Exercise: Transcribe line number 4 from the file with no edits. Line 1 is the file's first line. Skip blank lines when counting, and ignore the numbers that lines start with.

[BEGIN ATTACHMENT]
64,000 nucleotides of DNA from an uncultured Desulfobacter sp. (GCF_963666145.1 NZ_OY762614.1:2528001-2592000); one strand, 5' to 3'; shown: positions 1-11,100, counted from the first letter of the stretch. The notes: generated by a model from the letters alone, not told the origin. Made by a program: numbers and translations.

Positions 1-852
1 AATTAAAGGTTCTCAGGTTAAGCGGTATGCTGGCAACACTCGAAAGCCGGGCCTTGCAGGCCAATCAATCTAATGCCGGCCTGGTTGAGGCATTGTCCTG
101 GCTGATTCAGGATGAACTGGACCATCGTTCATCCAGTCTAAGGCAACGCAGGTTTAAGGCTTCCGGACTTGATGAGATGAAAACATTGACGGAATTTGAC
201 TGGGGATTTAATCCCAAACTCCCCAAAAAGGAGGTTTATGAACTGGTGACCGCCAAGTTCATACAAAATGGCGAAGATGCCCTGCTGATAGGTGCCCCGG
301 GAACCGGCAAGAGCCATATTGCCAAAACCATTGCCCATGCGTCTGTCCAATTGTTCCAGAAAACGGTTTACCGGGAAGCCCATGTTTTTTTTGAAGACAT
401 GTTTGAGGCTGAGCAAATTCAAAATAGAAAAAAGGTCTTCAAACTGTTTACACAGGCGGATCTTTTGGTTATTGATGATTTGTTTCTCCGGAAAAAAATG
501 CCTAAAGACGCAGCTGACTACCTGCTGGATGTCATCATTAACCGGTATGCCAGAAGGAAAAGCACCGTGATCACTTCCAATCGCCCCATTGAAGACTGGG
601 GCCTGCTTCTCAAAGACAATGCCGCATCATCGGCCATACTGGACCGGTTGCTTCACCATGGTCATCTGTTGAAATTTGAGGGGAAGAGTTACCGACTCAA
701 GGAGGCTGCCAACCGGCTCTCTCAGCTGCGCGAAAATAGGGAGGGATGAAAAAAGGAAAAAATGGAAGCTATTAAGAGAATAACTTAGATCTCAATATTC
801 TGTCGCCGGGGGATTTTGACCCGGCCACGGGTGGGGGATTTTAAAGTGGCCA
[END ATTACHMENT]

101 GCTGATTCAGGATGAACTGGACCATCGTTCATCCAGTCTAAGGCAACGCAGGTTTAAGGCTTCCGGACTTGATGAGATGAAAACATTGACGGAATTTGAC